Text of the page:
Edit: Assuming that the language in question contains addition and the theory proves basic facts about arithmetic, there's a more robust way of converting any sentence $\varphi$ into a simple sentence, namely let $x$ and $y$ be variables not appearing in $\varphi$ and let $\varphi^\prime$ be $\varphi$ with each term $t$ replaced with $t+x$. Then an equivalent simple sentence is $\exists x ((\forall y (y = y + x)) \wedge \varphi^\prime)$.

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  • $\begingroup$ What about the de-prenexing? Won't that turn your sentence into a complex sentence? $\endgroup$ – Bjørn Kjos-Hanssen Dec 5 '18 at 3:12
  • $\begingroup$ The sentence I describe isn't in prenex form if the original sentence is not in prenex form. Furthermore every sentence is equivalent to one that is not in prenex form. $\endgroup$ – James Hanson Dec 5 '18 at 3:35
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    $\begingroup$ @BjørnKjos-Hanssen, the phrase “when de-prenexed” which appears in the question is still not well defined. If you have a clear view of what the question ought to say on this, perhaps you can edit the question appropriately. $\endgroup$ – Matt F. Dec 5 '18 at 7:38
  • $\begingroup$ Deprexing means moving in the opposite direction of getting a prenex normal form, so you still can de-prenex a sentence that is not in a prenex normal form! for example the sentence $\forall a (\varphi(a) \wedge \rho)$ this is not in prenex normal form if $\rho$ is a sentence, yet still you can de-prenex it to $\forall a (\varphi(a)) \wedge \rho$. Your sentences can be easily de-prenexed as to get a complex sentence, SO THEY ARE NOT SIMPLE. $\endgroup$ – Zuhair Al-Johar Dec 5 '18 at 11:47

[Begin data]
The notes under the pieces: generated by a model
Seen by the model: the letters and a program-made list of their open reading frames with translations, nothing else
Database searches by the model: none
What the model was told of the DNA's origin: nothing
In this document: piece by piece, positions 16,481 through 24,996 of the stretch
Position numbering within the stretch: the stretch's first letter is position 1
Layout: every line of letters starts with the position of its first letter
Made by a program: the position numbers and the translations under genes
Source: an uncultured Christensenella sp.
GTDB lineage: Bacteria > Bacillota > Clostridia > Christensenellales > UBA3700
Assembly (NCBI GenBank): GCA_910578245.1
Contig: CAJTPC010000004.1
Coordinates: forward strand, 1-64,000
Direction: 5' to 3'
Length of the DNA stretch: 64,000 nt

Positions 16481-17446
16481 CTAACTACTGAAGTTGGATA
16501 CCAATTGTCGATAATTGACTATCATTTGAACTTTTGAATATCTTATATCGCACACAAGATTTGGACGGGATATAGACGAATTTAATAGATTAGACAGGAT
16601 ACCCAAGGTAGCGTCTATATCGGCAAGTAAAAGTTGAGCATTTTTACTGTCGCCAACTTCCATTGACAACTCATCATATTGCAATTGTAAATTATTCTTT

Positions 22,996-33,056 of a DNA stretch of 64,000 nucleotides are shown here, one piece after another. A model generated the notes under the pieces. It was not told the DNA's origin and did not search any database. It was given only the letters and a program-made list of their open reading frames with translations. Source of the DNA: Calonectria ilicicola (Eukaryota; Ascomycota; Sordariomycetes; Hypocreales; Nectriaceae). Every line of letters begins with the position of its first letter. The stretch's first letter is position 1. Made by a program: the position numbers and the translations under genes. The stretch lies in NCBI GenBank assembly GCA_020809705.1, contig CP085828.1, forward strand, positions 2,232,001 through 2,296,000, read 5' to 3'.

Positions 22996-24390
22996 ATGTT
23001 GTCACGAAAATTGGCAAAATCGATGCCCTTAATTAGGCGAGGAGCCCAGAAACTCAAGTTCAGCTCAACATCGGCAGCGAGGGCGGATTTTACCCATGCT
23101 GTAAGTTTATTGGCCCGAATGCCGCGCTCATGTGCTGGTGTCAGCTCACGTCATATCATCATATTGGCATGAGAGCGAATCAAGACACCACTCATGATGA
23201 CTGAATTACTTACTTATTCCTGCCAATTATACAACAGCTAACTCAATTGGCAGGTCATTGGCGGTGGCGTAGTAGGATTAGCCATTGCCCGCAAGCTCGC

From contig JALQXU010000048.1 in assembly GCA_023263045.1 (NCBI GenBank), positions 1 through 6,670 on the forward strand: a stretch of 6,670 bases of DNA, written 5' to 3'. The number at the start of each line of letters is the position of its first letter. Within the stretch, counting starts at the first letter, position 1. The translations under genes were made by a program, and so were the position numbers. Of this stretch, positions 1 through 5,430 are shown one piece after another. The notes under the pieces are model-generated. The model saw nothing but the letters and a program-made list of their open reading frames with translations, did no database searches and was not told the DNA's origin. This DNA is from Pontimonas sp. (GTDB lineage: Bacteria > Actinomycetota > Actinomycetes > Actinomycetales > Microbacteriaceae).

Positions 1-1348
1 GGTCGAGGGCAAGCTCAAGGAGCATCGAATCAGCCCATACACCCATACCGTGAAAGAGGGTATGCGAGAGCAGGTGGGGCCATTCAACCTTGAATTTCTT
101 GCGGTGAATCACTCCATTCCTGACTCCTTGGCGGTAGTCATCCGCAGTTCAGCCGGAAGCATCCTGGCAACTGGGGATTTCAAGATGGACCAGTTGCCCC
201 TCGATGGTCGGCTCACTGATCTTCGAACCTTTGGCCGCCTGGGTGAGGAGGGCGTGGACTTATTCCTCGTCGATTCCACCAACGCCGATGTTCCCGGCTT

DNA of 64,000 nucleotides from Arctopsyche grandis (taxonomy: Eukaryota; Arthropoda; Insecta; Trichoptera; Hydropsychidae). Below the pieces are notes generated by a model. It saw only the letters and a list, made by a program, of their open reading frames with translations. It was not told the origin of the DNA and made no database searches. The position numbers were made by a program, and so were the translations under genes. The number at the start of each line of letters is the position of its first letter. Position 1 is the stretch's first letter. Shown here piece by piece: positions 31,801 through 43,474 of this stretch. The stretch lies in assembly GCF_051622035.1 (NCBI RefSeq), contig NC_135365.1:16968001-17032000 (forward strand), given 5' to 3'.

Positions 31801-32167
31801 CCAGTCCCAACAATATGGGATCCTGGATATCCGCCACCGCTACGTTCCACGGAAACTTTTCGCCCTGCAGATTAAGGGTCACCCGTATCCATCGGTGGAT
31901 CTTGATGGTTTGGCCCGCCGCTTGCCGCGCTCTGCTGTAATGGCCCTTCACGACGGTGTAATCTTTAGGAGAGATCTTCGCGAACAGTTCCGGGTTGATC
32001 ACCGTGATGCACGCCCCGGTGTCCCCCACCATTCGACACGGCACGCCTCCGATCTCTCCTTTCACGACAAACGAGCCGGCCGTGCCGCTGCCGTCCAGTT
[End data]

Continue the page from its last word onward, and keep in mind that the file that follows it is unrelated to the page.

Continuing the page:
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    $\begingroup$ @ZuhairAl-Johar That was not completely clear to me from the question and your comments. I've edited my answer with a different construction. $\endgroup$ – James Hanson Dec 5 '18 at 13:19
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Partial answer:

If there is such a theory $T$, it would mean that every simple sentence that's independent of $T$, must decide Con($T$).

Note that every $\Pi^0_1$ sentence is equivalent to a simple sentence by Matiyasevich's theorem (every $\Sigma^0_1$ set is diophantine). And I guess we assume $T$ proves Matiyasevich's theorem.

So in particular,

every true $\Pi^0_1$ sentence that's independent of $T$ must decide Con($T$).

(The false $\Pi^0_1$ sentences are refutable in $T$; I think this, with the fact that $T$ is $\Delta^0_1$-axiomatizable, is part of your assumption "meets Gödel's incompleteness criteria".)

I don't know enough about which $\Pi^0_1$ sentences decide Con($T$), but it seems like a tall order that such a theory should exist.

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  • $\begingroup$ A silly comment: if the $T$-independent $\Pi^0_1$ sentences decide $Con(T)$, then - since they are true ($T$ disproving all false $\Pi^0_1$ sentences) and $T$ actually is consistent - all $T$-independent $\Pi^0_1$ sentences prove $Con(T)$. Conversely, all the false $\Pi^0_1$ sentences $T$-prove $\neg Con(T)$, and no $\Pi^0_1$ sentence provable from $T$ $T$-proves $Con(T)$. (cont'd) $\endgroup$ – Noah Schweber Dec 5 '18 at 15:39
  • $\begingroup$ So we can enumerate (hence compute) the set of $\Pi^0_1$ sentences not provable (but possibly disprovable) from $T$: they're the ones which $T$ proves imply $Con(T)$. I suspect that we can show that $\{\varphi\in\Pi^0_1:T\not\vdash\varphi\}$ is $\Pi^0_1$-complete, though, and so have a contradiction - does this all seem plausible? $\endgroup$ – Noah Schweber Dec 5 '18 at 15:39
  • $\begingroup$ If $\varphi$ is a false $\Pi^0_1$ sentence then $T\cup\{\varphi\}$ is inconsistent, hence proves $\neg Con(T)$. $\endgroup$ – Noah Schweber Dec 5 '18 at 18:03
  • $\begingroup$ @NoahSchweber OK that sounds right, feel free to write up an answer if you make it work $\endgroup$ – Bjørn Kjos-Hanssen Dec 5 '18 at 18:21